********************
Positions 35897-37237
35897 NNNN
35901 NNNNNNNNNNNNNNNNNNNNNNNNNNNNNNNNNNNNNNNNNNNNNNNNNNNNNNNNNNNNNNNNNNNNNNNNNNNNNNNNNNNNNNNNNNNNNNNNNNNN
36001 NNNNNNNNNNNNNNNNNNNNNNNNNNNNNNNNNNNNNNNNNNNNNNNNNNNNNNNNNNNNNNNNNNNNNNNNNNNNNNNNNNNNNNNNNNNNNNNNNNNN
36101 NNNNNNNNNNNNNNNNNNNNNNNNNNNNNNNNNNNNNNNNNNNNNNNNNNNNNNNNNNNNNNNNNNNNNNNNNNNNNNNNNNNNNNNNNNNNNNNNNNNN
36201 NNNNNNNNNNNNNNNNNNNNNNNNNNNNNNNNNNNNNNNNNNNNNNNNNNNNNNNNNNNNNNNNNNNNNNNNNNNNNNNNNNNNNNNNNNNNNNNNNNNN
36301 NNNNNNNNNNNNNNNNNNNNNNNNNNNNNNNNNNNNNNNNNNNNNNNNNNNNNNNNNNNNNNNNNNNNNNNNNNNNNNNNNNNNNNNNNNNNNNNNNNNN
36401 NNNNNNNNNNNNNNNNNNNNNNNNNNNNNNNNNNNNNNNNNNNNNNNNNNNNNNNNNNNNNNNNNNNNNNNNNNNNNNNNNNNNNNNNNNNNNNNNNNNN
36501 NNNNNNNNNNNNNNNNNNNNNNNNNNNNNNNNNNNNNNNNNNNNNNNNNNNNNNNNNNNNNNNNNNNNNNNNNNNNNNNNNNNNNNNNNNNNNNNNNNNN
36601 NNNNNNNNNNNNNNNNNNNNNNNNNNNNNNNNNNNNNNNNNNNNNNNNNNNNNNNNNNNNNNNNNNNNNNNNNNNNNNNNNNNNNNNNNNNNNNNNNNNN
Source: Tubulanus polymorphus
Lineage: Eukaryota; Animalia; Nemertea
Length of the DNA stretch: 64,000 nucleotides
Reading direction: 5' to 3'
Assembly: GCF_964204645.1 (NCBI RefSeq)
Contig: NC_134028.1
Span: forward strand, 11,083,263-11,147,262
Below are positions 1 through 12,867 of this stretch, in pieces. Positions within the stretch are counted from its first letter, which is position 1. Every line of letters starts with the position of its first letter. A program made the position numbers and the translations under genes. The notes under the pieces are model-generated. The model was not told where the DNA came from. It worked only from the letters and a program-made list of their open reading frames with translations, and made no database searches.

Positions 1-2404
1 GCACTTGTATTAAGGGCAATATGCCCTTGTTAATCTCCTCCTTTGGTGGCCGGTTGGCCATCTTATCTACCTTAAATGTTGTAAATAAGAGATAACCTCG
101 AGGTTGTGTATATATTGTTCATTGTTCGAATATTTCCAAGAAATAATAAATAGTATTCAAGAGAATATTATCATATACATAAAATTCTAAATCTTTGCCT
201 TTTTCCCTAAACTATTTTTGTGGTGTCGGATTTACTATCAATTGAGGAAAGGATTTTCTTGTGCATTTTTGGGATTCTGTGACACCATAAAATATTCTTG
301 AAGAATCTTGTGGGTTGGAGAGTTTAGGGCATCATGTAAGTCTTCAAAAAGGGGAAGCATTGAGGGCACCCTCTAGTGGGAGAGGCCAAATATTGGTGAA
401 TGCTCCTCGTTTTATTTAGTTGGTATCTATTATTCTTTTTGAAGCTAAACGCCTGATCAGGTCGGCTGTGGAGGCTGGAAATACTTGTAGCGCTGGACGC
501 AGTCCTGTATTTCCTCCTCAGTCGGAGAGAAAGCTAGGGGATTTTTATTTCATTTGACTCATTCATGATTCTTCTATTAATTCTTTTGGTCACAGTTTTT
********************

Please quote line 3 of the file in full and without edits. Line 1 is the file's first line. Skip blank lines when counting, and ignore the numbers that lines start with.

35901 NNNNNNNNNNNNNNNNNNNNNNNNNNNNNNNNNNNNNNNNNNNNNNNNNNNNNNNNNNNNNNNNNNNNNNNNNNNNNNNNNNNNNNNNNNNNNNNNNNNN